Texas school shooter was not after girl who spurned him, lawyer says

Dimitrios Pagourtzis
Dimitrios Pagourtzis
By Corky Siemaszko with NBC News U.S. News
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Dimitrios Pagourtzis remains "very confused" about Friday's shooting, which claimed 10 lives at Santa Fe High School.


Lawyers for the teenager accused of killing eight classmates and two teachers at Santa Fe High School in Texas pushed back Monday against reports that he was spurned by one of the female victims.

Contrary to what the mother of Shana Fisher has told the media, Dimitrios Pagourtzis was not pursuing the 16-year-old victim, defense attorney Nicholas Poehl told reporters.

"There's a lot of rumors out there right now," Poehl said after he and co-counsel Robert Barfield visited the 17-year-old suspect in Galveston County Jail. "I will say that my client did not recognize the name Shana Fisher."

Asked about a possible motive, Poehl said they're still no closer to understanding what sparked the deadly mayhem on Friday that stunned the state of Texas. He said his client remains disoriented and is "still in a state."

"I think that there is definitely something going on in terms of mental health history," Poehl said. "I still think he's very confused about the incident."

Fisher's mother, Sadie Rodriguez, said earlier that she believed her daughter was intentionally targeted by Pagourtzis because in the four months leading up to the shooting, she repeatedly turned him down. She said he had previously gone out with Fisher's best friend.

"He kept making advances on her and she repeatedly told him no," Rodriguez told NBC affiliate KPRC in Houston over Facebook Messenger. "He continued to get more aggressive."

Rodriguez said that the week before the shooting, Fisher "stood up to him" by "embarrass(ing) him in class."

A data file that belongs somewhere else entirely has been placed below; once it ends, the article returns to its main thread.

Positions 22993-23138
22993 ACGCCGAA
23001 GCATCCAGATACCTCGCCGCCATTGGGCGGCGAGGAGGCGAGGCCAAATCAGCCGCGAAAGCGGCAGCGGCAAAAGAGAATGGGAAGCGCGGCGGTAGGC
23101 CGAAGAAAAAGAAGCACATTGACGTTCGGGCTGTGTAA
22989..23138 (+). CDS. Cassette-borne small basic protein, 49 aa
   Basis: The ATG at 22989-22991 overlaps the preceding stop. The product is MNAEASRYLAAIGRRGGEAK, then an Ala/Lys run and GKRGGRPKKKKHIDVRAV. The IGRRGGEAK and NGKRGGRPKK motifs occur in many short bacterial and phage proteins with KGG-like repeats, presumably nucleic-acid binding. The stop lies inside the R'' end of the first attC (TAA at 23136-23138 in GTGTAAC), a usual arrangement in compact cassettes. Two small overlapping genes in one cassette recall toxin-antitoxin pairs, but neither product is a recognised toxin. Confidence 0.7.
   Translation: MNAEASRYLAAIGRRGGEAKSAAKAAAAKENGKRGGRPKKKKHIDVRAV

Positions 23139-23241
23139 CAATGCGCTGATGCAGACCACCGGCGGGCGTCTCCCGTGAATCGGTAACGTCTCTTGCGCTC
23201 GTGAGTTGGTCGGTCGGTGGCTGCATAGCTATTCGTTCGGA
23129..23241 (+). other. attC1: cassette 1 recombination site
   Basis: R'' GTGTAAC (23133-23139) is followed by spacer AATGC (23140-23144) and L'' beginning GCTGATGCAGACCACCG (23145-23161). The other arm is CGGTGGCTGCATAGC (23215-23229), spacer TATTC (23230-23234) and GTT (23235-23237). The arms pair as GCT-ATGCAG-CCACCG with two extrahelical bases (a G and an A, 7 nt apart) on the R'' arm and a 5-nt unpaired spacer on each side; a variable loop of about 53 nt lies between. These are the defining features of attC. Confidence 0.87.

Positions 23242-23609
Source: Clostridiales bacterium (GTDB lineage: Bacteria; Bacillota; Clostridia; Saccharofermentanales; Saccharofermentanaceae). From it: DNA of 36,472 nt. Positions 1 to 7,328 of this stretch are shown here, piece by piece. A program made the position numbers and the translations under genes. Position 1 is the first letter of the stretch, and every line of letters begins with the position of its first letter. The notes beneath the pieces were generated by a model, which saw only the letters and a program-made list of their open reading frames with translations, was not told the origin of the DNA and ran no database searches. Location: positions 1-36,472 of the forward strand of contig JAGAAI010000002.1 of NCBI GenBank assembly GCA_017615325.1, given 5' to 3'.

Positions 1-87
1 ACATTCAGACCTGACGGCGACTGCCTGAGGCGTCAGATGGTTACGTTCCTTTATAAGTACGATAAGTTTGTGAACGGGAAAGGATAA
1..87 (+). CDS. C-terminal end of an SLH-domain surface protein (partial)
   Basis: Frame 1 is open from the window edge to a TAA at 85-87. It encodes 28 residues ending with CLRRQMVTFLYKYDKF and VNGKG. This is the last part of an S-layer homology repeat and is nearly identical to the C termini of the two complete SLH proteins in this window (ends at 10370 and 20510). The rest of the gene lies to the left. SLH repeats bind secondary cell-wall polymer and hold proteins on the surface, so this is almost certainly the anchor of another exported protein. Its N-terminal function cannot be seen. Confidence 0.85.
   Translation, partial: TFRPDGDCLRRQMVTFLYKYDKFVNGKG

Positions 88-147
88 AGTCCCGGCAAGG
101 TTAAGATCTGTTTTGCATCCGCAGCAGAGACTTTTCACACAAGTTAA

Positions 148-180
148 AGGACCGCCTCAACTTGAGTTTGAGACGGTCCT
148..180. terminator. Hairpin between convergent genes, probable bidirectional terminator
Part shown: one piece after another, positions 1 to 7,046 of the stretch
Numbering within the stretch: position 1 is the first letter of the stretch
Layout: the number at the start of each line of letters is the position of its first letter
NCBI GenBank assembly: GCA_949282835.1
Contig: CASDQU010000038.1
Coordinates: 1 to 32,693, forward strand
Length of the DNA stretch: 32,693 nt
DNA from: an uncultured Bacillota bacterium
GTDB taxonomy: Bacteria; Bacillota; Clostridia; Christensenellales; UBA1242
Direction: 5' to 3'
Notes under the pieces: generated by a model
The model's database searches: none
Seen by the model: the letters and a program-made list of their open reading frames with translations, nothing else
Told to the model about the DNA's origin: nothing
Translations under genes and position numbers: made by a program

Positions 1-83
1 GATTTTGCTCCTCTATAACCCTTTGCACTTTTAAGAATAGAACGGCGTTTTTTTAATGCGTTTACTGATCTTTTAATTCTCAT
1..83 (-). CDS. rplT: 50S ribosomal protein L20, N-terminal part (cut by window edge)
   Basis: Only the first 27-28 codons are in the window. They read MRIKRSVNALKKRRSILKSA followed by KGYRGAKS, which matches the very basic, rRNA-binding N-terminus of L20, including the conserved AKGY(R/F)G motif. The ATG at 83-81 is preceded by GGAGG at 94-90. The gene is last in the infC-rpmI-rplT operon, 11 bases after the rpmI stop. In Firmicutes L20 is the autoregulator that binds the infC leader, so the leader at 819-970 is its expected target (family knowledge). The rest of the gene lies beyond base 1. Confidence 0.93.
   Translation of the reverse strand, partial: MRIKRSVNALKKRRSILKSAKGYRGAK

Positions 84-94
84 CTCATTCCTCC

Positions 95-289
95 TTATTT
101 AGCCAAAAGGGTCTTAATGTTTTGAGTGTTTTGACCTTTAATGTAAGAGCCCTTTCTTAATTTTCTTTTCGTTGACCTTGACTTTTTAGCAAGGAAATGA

Poehl rejected the mother's claims.

"It is my understanding that Ms. Fisher's mother was not particularly involved in her life and may not be in a position to know this," he said.

Poehl also questioned reports by witnesses that Pagourtzis taunted the victims by singing "another one bites the dust" each time police say he shot somebody with either his father's Remington 870 shotgun or a .38-caliber handgun.

"I have no particular knowledge of that at all," the lawyer said.

Pagourtzis' lawyers spoke after a weekend of mourning for the shooting victims in the small city of Santa Fe, about 40 miles south of Houston. Ten other people were wounded in the incident, including a Santa Fe police officer.

Pagourtzis was charged with capital murder and aggravated assault of a public servant, and was being held without bond. According to a probable cause affidavit, he told investigators that he opened fire at Santa Fe High School, but "did not shoot students he did like so he could have his story told."

Prior to this, Pagourtzis had no criminal record, and other than the trench coat he wore incessantly — even in the sweltering south Texas heat — his behavior at school never raised any red flags with school officials.

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